The government agreed to pay Daniel Chong, a UC San Diego engineering student, $4.1 million in advance of a $20-million dollar lawsuit.
Last April, DEA agents detained Chong as part of a raid conducted on an apartment off campus. Chong went to the apartment to smoke pot with some friends but was interrupted by the raid. He was taken to the DEA facility in San Diego and questioned. After that, things took a bizarre and terrifying turn.
Somehow agents forgot about Chong and left him in a 5-by-10-foot room for five hellish days.
The holding room Chong found himself trapped in had no windows and no toilet. And for the next five days he was deprived of food, water, and any human contact.
According to Chong, DEA employees could be heard in the vicinity but no one answered his pleas for help. “They never came back, ignored all my cries and I still don’t know what happened … I’m not sure how they could forget me.”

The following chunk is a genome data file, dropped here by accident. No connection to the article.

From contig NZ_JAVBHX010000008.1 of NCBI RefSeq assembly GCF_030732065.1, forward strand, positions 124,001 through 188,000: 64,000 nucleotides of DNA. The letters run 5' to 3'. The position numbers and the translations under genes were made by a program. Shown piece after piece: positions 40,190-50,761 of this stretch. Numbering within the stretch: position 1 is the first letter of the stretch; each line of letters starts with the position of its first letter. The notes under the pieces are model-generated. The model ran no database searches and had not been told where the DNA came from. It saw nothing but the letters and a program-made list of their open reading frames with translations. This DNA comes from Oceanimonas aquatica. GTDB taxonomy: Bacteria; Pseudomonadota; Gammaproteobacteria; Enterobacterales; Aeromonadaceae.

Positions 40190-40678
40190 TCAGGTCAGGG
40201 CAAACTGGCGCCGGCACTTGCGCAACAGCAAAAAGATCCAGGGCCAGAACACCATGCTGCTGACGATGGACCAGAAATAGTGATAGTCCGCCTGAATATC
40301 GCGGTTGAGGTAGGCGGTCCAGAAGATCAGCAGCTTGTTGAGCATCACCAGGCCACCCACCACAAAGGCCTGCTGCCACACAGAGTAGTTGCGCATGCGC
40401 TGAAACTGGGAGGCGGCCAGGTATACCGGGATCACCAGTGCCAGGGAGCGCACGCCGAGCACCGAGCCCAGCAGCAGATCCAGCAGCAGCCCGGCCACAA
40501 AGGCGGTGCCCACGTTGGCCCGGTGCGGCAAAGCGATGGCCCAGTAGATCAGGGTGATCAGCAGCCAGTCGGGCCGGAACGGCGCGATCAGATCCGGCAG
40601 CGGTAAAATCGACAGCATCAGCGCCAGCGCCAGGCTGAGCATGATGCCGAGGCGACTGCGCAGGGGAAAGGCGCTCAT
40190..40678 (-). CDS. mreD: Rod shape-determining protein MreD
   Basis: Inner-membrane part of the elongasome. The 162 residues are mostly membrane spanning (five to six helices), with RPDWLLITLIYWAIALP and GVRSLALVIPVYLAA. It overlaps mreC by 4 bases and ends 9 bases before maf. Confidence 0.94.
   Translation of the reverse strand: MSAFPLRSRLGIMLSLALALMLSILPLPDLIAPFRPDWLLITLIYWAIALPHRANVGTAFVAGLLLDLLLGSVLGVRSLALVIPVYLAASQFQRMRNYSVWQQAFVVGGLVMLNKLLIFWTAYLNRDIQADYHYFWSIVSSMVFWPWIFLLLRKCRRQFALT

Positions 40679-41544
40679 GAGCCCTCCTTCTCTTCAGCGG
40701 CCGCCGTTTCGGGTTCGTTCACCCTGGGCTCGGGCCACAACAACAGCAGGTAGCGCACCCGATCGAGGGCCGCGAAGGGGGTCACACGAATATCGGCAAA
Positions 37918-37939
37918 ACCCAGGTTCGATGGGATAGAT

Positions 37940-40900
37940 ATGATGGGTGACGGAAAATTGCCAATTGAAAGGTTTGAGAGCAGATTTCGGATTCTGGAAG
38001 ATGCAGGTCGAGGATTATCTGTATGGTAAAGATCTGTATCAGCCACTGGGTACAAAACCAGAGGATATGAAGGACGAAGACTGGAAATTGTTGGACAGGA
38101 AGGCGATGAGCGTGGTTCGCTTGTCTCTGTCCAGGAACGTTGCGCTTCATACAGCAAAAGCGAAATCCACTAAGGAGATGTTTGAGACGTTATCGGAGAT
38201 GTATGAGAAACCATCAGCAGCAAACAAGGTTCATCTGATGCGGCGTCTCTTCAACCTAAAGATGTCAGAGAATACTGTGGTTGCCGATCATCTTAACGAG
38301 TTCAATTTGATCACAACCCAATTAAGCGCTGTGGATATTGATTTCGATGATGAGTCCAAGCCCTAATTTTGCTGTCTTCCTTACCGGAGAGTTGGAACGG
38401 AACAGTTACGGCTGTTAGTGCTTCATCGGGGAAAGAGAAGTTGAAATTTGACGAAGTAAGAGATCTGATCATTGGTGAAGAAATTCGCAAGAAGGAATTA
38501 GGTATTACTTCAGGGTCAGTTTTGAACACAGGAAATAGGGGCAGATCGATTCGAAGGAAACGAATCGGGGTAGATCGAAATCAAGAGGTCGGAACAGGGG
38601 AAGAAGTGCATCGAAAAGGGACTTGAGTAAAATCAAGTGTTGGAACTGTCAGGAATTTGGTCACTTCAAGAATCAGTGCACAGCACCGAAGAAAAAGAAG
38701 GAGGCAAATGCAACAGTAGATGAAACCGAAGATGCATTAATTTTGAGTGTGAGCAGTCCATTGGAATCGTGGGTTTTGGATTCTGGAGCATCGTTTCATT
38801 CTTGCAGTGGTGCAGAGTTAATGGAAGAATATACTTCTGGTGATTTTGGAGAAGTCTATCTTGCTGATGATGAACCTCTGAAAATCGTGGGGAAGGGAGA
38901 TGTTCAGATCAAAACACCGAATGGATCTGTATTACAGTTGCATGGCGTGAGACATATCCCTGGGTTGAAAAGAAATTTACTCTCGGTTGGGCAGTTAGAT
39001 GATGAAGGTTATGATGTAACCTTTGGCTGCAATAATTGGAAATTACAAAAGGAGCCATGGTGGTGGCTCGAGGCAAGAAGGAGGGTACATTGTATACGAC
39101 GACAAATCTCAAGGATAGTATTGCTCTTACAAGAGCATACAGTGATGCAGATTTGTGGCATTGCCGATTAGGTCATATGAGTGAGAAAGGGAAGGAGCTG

Chong was forced to drink his own urine to survive. He suffered hallucinations and, at one point, broke his own glasses and carved what he thought would be his final words into his arm: “Sorry mom.”
When agents found the student five days later he was “covered in his own feces and severely dehydrated.” Chong spent another five days in the hospital and nearly died of kidney failure. To this day he suffers from post-traumatic stress disorder related to the event.
Here’s what supervising agent William Sherman had to say about the ordeal:
“I extend my deepest apologies [to] the young man and want to express that this event is not indicative of the high standards that I hold my employees to.”
Hopefully the $4.1 million settlement will help ease Chong’s pain.
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